Four of Kennedy's subordinates were placed on administrative leave without allowing them to challenge the decision, as well as preventing them access to the classified version of the ARB report that contained the evidence against them, according to Republican investigators. After the employees served eight months of paid leave, Secretary of State John Kerry reinstated them on the grounds that they had not "breached their duties." The congressional report says that the fact that the ARB recommended discipline for officials who later were cleared of breaching their duties calls into question the ARB's findings and the State Department's "faith in the work of the ARB."

The employees placed on leave were:

  • Charlene Lamb, Deputy Asst. Secretary for International Programs. The ARB said Lamb failed to provide the requested number of diplomatic security agents at the Benghazi mission and ignored her subordinates' efforts to beef up staffing.
  • Eric Boswell, former Asst. Secretary for Diplomatic Security.
  • Scott Bultrowicz, former Director of the Diplomatic Security Service and Boswell's deputy.
  • Raymond Maxwell, Deputy Asst. Secretary for Maghreb Affairs. The ARB said it was "troubled" by his "lack of leadership and engagement on staffing and security issues in Benghazi." However, State Department officials told the committee that decisions about security rested firmly with Diplomatic Security, not Maxwell's office and that Maxwell had no decision making role on Benghazi security.

The State Department told the House Oversight Committee last month that although there was no basis to pursue formal disciplinary action, the four employees put on leave were not, in fact, cleared. The ARB "did find that State Department officials within two bureaus demonstrated a lack of proactive leadership and management ability in their responses to security concerns posed by the Special Mission Benghazi," said the State Department in an Aug. 23 letter to Chairman of the committee Rep. Darrell Issa (R-CA). "All will be held accountable by permanently relieving them of the positions and duties that gave rise to the ARB's findings. As a result, the employees who had worldwide decision making authority for security resources affecting high-threat posts will no longer have those responsibilities. Their new assignments, which in some cases will be preceded by additional management training, will reflect a level of responsibility appropriate to their expertise and experience."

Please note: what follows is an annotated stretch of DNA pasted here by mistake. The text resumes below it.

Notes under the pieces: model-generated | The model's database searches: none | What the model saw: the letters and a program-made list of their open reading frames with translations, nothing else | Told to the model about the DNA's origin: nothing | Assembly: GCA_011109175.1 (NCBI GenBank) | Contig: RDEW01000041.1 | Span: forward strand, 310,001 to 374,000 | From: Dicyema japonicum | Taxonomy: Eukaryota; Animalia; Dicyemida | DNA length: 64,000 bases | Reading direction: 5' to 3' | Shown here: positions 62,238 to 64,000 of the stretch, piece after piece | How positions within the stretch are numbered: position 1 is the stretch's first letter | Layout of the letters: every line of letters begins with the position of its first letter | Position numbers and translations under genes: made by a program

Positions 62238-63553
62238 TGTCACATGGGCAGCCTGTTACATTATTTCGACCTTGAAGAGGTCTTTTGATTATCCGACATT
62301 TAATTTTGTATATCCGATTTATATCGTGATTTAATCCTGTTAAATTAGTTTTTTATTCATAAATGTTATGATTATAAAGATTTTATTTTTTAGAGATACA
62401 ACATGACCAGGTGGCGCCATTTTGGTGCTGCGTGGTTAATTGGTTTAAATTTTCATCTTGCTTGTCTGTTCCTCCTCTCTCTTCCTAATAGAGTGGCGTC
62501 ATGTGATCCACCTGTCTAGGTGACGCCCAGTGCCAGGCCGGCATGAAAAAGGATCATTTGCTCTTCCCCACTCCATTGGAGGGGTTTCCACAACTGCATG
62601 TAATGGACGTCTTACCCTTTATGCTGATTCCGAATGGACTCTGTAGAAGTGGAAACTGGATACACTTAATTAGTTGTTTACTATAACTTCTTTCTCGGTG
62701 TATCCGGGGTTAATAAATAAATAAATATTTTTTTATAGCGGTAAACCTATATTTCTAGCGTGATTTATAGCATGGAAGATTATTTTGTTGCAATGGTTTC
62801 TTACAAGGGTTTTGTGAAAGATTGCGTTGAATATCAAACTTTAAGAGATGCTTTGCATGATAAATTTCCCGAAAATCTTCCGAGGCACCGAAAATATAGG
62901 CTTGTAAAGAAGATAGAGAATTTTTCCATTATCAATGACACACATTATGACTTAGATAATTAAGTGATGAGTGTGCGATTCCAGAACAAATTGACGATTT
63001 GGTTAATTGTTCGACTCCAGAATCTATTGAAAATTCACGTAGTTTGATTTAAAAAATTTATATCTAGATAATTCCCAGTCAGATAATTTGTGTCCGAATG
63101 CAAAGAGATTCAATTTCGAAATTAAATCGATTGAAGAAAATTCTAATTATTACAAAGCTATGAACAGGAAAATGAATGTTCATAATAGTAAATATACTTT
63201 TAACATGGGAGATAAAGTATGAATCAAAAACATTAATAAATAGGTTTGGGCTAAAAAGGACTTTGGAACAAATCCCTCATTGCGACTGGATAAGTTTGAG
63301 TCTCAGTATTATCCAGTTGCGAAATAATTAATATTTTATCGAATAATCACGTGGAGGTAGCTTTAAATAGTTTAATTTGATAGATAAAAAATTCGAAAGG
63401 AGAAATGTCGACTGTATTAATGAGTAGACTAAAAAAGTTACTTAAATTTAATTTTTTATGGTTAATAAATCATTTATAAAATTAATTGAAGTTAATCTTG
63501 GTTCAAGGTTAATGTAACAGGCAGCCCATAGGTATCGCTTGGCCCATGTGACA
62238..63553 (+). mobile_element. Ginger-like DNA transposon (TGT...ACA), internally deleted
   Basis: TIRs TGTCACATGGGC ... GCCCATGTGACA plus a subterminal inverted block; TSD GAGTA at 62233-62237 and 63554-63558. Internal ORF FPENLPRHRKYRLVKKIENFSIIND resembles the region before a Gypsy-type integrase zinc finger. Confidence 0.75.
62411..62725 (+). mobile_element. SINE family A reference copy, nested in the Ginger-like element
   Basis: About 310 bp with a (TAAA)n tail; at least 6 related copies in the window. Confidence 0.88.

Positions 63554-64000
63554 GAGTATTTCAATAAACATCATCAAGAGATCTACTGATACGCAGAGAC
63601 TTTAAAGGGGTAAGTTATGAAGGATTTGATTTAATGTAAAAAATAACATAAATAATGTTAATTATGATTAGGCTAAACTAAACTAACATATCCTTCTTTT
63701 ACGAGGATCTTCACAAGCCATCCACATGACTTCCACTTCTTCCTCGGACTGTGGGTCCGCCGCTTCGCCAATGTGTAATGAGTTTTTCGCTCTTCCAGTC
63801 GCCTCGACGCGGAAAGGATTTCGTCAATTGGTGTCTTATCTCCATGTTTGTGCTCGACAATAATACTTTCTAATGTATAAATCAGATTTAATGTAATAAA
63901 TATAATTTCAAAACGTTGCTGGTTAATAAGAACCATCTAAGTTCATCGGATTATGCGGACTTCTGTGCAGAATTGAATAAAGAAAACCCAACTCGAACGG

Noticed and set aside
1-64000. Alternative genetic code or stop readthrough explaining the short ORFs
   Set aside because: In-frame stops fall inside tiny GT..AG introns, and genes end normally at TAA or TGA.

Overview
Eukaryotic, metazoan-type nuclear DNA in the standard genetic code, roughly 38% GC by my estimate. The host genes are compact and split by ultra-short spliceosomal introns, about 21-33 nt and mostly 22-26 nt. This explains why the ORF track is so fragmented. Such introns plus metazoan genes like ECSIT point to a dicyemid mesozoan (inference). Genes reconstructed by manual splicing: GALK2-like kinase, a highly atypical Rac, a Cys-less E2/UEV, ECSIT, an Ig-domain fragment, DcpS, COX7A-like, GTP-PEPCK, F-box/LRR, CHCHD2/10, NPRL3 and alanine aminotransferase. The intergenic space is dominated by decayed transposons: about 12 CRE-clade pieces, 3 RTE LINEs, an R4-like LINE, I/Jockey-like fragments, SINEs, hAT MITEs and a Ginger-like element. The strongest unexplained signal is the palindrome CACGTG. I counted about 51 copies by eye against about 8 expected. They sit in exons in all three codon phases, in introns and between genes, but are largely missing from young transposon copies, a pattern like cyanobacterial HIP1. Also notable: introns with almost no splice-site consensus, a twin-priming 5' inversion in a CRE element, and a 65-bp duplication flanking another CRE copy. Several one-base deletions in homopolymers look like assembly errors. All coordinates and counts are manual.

Assistant Secretary Frantz told CBS News: "This was precisely what the ARB report recommended. In two of those cases, the Department's actions went further than the ARB recommendations."

Frantz also said Kennedy and the ARB have been transparent and cooperative, adding: "Under Secretary of State Patrick F. Kennedy has represented the Department at more than twenty open and classified briefings and hearings before Congress to discuss the implementation of new security procedures worldwide."

"Expeditionary diplomacy"

The House Oversight Committee report also criticizes the State Department's decision to operate a "poorly-defended outpost" as part of its "expeditionary diplomacy." Witnesses gave different descriptions about what expeditionary diplomacy actually means, but they said it involves operating diplomatic outposts in unstable environments which, in the past, the State Department believed were too dangerous to host diplomats. Several State Department officials who testified before the committee questioned the wisdom of expanding expeditionary diplomacy, as the agency was doing, because it was considered so dangerous.